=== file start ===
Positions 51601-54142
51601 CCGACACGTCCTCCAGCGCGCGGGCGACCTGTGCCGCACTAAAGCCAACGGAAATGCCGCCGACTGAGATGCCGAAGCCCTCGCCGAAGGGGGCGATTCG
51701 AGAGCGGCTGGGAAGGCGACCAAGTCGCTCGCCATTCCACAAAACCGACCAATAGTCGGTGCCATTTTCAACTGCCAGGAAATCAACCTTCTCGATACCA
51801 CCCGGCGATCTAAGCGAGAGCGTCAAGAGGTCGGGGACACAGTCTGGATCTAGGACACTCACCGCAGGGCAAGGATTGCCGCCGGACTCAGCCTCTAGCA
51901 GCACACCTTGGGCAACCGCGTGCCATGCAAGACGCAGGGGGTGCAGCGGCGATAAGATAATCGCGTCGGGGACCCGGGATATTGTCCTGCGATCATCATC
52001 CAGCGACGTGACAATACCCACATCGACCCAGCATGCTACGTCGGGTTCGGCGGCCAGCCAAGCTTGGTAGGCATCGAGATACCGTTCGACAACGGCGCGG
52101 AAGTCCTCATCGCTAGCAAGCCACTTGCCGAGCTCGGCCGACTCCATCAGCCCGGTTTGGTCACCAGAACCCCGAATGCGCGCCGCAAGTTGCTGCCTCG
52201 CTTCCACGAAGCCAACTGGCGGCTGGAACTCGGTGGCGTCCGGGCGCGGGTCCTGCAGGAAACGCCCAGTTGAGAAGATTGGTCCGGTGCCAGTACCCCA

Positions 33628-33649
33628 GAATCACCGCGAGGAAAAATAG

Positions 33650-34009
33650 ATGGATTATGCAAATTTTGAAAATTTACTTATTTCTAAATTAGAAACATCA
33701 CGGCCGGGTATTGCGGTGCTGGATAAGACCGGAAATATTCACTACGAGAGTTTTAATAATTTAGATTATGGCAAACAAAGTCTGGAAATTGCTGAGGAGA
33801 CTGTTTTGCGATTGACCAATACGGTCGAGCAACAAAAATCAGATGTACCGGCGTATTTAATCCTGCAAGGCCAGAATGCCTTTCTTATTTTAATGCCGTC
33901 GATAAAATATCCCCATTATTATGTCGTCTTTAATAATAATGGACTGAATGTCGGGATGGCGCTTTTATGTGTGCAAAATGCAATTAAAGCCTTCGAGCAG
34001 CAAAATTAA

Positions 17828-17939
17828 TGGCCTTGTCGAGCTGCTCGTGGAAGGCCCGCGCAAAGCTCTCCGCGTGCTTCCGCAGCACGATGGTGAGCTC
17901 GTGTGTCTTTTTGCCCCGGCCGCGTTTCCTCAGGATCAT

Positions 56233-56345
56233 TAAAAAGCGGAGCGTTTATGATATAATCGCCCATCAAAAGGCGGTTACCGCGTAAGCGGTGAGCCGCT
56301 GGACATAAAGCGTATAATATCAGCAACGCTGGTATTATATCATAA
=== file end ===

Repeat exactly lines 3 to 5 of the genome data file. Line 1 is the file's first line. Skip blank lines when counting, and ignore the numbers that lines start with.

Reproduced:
51701 AGAGCGGCTGGGAAGGCGACCAAGTCGCTCGCCATTCCACAAAACCGACCAATAGTCGGTGCCATTTTCAACTGCCAGGAAATCAACCTTCTCGATACCA
51801 CCCGGCGATCTAAGCGAGAGCGTCAAGAGGTCGGGGACACAGTCTGGATCTAGGACACTCACCGCAGGGCAAGGATTGCCGCCGGACTCAGCCTCTAGCA
51901 GCACACCTTGGGCAACCGCGTGCCATGCAAGACGCAGGGGGTGCAGCGGCGATAAGATAATCGCGTCGGGGACCCGGGATATTGTCCTGCGATCATCATC